The foregoing examples likely seem obvious to those who are reading this—Title VII obviously prohibits employers from allowing racial or ethnic animosity to influence employment decisions. Title VII, however, also imposes liability when an employer’s neutral policy or practice has the effect of disproportionately screening out a Title VII-protected group and the employer fails to demonstrate that the policy or practice is job related for the position in question and consistent with business necessity.
In the context of an employee or prospective employee’s criminal history, these “disparate impact” claims most often arise when an employer has a policy which automatically excludes a person from employment if he or she has been convicted of a crime. The United States Department of Justice statistics from 2001 reveal that 1 out of every 17 White men is expected to spend time in prison at some point in their lifetime. Compare this to 1 out of every 6 Hispanic men and 1 out of every 3 African American men. Thus, it is easy to see how these “automatic exclusion” policies could disproportionately impact one race or ethnic group versus others. Please note that these policies are not unlawful per se. Nor is it sufficient to simply show that the policy has the potential to disparately impact persons of one race or national origin over others. Employers, in other words, can defend themselves against such claims by demonstrating that their policy, in practice, does not have a discriminatory effect.
Employers can also defend themselves against disparate impact claims by showing that their racially and/or ethnically neutral policy is job-related for the position in question and consistent with business necessity. When addressing this issue, Courts tend to look at three factors: (a) the nature or gravity of the offense or conduct, (b) the amount of time which has elapsed since the offense and/or completion of the sentence, and (c) the nature of the job held or sought.
To establish that a criminality exclusion is job related and consistent with business necessity under Title VII, the employer needs to show that the policy operates to effectively link specific criminal conduct, and its dangers, with the risks inherent in the duties of a particular position. This means when making an employment related decision (not to hire or not to promote, for example) based on criminal conduct in a person’s past, the employer should not only consider the three factors referenced above but also provide notice to the individual allowing him or her to explain the situation and provide additional information, if any, which may shed more light on whether the criminal conviction is or is not job related and consistent with business necessity. Factors for an employer to consider include:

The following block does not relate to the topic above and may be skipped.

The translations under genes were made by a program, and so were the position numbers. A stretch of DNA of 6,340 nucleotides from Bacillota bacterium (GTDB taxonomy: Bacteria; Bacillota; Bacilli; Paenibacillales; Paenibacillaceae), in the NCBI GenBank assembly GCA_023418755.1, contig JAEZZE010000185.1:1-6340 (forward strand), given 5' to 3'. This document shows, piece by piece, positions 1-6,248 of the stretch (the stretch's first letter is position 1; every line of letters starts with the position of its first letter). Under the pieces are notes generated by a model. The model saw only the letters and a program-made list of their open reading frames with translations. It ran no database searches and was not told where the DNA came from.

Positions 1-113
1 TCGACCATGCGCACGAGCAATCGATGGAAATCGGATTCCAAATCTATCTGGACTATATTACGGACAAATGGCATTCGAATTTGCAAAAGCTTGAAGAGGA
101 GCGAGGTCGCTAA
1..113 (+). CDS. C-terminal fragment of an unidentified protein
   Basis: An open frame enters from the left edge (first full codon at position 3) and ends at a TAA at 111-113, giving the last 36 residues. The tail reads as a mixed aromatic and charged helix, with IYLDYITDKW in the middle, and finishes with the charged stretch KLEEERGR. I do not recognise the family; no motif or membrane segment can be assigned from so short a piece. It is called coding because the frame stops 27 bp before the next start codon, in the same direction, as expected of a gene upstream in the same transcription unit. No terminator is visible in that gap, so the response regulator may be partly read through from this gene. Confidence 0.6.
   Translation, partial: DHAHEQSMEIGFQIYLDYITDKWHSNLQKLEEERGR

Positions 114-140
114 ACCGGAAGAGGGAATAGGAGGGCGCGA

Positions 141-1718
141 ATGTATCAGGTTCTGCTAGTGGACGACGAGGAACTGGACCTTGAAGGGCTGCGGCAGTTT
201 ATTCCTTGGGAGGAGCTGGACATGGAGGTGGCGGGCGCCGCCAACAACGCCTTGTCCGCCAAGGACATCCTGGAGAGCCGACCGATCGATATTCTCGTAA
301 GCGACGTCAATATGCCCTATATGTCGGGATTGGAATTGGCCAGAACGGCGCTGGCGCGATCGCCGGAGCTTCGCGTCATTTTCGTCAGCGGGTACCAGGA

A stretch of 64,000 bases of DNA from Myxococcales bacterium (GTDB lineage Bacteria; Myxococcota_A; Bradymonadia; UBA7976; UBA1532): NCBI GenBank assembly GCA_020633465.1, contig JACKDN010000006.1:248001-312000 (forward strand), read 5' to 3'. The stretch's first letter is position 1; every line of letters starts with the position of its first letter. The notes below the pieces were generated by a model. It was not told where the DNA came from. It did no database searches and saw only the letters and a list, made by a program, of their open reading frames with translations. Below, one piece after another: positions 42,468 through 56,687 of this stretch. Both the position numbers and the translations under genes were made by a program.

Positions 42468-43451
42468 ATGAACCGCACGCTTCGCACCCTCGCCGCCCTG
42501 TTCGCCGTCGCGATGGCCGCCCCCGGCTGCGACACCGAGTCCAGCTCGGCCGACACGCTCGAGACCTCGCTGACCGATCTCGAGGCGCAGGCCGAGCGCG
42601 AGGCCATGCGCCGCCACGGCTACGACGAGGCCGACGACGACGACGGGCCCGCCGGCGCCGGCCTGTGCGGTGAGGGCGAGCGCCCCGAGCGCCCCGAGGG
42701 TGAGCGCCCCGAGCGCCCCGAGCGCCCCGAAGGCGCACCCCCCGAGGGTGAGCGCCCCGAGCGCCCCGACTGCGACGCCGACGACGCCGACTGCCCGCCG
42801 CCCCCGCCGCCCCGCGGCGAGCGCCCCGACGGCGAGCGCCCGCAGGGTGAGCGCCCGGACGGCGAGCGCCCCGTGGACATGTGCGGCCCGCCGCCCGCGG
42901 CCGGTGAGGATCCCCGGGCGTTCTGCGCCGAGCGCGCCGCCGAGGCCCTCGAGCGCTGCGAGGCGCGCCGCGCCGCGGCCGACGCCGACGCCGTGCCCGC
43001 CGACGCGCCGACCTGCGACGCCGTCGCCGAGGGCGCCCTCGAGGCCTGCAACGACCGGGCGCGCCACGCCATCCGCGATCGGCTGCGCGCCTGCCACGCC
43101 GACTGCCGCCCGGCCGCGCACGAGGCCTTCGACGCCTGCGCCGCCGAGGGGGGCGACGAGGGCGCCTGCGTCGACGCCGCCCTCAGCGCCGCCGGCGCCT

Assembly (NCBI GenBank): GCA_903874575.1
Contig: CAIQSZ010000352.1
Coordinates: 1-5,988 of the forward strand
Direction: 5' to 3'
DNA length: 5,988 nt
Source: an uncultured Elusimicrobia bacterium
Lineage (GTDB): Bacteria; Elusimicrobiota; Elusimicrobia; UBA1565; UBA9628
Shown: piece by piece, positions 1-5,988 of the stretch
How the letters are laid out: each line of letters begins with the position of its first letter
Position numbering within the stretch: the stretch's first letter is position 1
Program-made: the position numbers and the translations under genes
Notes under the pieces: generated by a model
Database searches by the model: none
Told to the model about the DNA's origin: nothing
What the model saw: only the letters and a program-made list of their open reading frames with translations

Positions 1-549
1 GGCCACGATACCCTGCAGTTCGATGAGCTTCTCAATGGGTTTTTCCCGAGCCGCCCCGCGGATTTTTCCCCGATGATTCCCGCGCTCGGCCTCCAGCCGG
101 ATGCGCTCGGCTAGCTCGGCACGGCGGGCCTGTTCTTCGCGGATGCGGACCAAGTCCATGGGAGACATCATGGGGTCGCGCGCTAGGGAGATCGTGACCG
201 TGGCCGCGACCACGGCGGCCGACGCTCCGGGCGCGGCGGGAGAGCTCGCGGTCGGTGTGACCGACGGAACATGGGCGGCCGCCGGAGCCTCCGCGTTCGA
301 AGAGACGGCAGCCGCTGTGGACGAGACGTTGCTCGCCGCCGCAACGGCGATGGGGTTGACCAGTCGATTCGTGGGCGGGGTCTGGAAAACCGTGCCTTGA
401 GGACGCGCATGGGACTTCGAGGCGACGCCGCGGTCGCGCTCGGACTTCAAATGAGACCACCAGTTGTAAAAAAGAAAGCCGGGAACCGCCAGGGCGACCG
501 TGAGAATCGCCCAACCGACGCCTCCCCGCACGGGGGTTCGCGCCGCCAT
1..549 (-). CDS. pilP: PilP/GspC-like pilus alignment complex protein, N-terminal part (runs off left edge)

(a) The facts or circumstances surrounding the criminal conviction;
(b) The number of offenses for which the person has been convicted;
(c) The age of the person at the time of conviction,
(d) The number of years in the workforce since the conviction or since release from prison;
(e) Evidence that the person performed the same type of work for another employer since the conviction,
(f) Rehabilitation efforts, if any, the individual has engaged in; and
(g) Employment or character references.
If an employer is able to demonstrate that it considered all of these factors, or gave the individual an opportunity to provide information relating to each of them, the employer in all likelihood will be in compliance with the anti-discrimination laws and will be able to successfully defend itself against a disparate impact claim.
Job Application Background Checks Criminal History Background Equal Employment Opportunity Commission Arrest and Conviction Records Civil Rights Act of 1964